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HEY MADONNA: MAYBE TRY A MASTER CLEANSE BEFORE YOU RETURN TO BUILD YOUR GIRLS SCHOOLS

A stinky job, but someones got to put their foot down: President Bingu wa Mutharika wants to outlaw "passing wind."

At first I thought the headlines were a hoax.  “Law that put the wind up for you… Malawi bans flatulence,” blared the Daily Express.  “Better in than out: African country set to make breaking wind a crime,” was the headline of the Daily Mail.

Oh, how the English like their toilet jokes, almost as much as their hoaxes. I also read the various comments, like “Then I guess setting one on fire would be a capital crime?” and “I think I’m in for life!” Finally, I  set out to, um, get to the bottom of it.

Yes, the man behind this clamp down, so to speak, is Malawi President Bingu wa Mutharika.  It’s called Local Courts Bill 2010 and he’s introduced it to his Parliament.

What I’m most curious about is not if one can pass such a … law, but how does one enforce it?  Can you make a citizen’s arrest?  If your great Auntie Martha starts whistling Dixie and rolls down the window in the car, can you drive her right to the local precinct?

If you find yourself around so-called “foul odors” in a locker room, do you just round up the usual suspects?

Is passing wind in one’s home, if you’re not in the bathroom, grounds for divorce?  After all, who’d want to be married to a serial offender?

Will there be jail time or just fines, rehab or community service?

Will certain foods require black box warning labels, that excessive use might result in commission of a crime?

Is this a good time to buy stock in Malawi Beano, or is it a better time to import or manufacture it yourself?

If the law is passed, will there be medical exemptions? After all, excessive flatulence may be a symptom of a serious health problem such as:

"Shreddies," made in the UK for men, women and children, claim to prevent odor from flatulence.

Can you get a reduced sentence if you prove you’ve given your best efforts to prevent odors caused by passing gas? (See “Shreddies” underwear advertisement.)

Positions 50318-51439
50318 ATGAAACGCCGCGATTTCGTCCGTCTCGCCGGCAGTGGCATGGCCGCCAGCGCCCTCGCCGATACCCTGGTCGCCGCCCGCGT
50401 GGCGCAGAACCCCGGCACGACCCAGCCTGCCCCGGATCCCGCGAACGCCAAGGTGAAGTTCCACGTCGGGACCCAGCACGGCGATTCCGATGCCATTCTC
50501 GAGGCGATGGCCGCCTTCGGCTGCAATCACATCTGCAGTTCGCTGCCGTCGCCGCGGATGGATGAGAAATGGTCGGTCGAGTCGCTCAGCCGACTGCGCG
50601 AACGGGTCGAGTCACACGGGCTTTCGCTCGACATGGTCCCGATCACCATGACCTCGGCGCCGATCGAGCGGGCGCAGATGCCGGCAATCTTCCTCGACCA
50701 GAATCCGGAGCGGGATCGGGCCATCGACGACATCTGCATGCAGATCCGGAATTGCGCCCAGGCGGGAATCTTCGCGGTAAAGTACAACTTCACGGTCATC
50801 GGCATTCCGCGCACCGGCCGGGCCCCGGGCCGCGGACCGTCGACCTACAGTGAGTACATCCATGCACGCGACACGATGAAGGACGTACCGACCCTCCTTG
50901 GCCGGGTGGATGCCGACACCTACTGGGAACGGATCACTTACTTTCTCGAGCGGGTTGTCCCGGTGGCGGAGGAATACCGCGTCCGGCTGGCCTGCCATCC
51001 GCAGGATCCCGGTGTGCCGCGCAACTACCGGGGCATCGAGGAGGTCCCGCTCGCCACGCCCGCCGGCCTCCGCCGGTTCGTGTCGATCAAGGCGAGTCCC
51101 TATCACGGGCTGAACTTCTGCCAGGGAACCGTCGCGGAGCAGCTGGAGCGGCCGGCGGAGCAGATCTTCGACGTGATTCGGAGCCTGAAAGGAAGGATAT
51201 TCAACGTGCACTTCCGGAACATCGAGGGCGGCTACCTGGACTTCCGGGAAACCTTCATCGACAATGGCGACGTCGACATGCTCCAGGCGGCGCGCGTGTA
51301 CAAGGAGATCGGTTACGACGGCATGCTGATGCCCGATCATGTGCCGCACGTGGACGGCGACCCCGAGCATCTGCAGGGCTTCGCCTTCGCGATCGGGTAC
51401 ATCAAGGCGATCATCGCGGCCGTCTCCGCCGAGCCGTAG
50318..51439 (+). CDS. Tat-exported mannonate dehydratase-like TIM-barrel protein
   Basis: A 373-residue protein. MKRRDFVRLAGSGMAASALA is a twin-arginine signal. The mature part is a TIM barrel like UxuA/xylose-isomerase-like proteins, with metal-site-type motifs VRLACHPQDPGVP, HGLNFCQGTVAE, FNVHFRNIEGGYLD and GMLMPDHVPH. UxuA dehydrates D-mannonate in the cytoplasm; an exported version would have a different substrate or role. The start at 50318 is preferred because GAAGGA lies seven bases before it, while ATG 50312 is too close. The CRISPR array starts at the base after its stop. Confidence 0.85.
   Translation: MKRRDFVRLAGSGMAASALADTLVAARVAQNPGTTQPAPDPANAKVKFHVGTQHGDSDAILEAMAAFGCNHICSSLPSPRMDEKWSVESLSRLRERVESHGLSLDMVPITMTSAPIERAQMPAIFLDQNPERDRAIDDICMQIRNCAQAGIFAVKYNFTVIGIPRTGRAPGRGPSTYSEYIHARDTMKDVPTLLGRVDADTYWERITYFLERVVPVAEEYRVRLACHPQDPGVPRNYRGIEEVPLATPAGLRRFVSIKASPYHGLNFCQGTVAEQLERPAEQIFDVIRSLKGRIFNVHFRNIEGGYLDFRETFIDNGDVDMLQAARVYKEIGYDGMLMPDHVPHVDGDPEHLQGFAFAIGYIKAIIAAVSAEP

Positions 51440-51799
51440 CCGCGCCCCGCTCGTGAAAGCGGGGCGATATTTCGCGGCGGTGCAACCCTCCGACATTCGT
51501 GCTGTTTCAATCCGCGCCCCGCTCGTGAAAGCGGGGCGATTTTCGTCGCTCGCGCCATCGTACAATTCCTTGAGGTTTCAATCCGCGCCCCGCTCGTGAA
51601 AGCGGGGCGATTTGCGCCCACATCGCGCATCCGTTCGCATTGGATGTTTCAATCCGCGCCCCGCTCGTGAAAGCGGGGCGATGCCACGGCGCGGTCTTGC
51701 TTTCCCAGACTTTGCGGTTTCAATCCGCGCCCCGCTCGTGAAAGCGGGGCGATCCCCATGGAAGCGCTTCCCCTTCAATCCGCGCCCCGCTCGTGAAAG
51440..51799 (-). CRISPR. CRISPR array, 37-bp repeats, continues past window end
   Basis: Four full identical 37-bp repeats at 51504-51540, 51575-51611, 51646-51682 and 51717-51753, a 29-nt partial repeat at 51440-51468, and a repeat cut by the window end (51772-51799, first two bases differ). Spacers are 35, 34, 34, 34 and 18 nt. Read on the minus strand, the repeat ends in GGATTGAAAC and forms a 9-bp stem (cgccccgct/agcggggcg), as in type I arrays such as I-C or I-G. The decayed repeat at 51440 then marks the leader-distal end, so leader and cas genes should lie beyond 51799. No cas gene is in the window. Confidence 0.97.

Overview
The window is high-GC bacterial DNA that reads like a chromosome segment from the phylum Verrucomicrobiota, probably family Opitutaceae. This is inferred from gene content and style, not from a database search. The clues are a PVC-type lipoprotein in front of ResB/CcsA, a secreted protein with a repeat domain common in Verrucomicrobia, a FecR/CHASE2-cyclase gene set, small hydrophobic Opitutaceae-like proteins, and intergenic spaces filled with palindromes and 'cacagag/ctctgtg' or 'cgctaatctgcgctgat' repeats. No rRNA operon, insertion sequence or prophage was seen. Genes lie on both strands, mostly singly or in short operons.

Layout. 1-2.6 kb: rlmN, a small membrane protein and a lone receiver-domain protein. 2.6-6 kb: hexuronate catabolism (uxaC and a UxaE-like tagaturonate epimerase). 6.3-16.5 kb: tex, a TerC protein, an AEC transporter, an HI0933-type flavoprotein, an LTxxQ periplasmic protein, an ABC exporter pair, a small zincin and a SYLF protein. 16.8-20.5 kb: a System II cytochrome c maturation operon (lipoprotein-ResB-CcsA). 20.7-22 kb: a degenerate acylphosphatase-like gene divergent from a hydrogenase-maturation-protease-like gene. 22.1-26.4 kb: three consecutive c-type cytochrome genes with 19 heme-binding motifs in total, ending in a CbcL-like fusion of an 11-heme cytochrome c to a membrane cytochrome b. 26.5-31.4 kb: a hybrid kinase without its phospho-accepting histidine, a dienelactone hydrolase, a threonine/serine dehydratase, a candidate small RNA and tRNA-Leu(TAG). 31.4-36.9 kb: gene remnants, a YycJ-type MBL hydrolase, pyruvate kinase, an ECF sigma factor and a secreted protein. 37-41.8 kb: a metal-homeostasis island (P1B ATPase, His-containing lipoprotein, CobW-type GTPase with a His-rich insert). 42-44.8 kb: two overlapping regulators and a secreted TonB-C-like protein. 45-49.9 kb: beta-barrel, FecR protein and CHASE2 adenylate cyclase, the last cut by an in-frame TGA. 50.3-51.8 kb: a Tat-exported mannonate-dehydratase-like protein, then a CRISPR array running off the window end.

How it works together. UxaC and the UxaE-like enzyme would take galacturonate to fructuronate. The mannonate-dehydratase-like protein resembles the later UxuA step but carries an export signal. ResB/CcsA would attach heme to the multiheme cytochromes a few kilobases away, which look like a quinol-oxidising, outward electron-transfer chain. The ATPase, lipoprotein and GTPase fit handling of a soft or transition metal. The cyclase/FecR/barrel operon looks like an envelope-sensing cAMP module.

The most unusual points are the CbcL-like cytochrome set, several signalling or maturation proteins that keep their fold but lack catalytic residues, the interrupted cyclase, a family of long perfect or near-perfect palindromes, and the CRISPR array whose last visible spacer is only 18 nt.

You see, what is not talked about but widely accepted in American medicine: everyone passes wind, about ten to 14 times a day, depending on the research expert you consult.

One of the most famous of the flatulence docs is  Michael D. Levitt, a gastroenterologist and associate chief of staff at the Minneapolis Veterans Affairs Medical Center.  He’s authored or co-authored over 275 articles on the subject in medical journals. If you call him “Dr. Fart,” he’s not likely to be offended.

As the foremost authority, he says things like,  “Farts have been good to me. I’ve done very well, thank you.”  Not only is he a successful researcher, he claims he’s a hit at cocktail parties.

Anyway, he’s on the conservative side: his research shows, on average, the normal number of “flatulatic occurrences” a day is 10, with lots more that don’t leave the body so, technically, he doesn’t count them.

Over 22? See a doctor, he says. The most ever logged for a single patient?  He’s had two men who averaged upward of 140 a day.  Diagnosis: lactose intolerance.  “These two were the biggest farters of my career,” he told a reporter. “One of them complained that his sex life had been ruined by his chronic farting,” Levitt added.

Isn’t that punishment enough, Mr. Malawi President?

I say Dr. Levitt teleconference with Dr. Bingu wa Mutharika and his Malawi Parliament and show them nature must take its course.  They need to know the anatomy flatulence: that “an average male fart is made up of about 110 milliliters of gas (almost half a cup), with 80 milliliters for a woman’s (a third of a cup). That adds up to a lot of gas — 38 ounces during a single day for men, 27 ounces for women. Although some women claim they never fart, Levitt says that’s not true. They just fart less because they are smaller.”

No, this isn’t an early April Fool’s Day. Read the rest of this entry »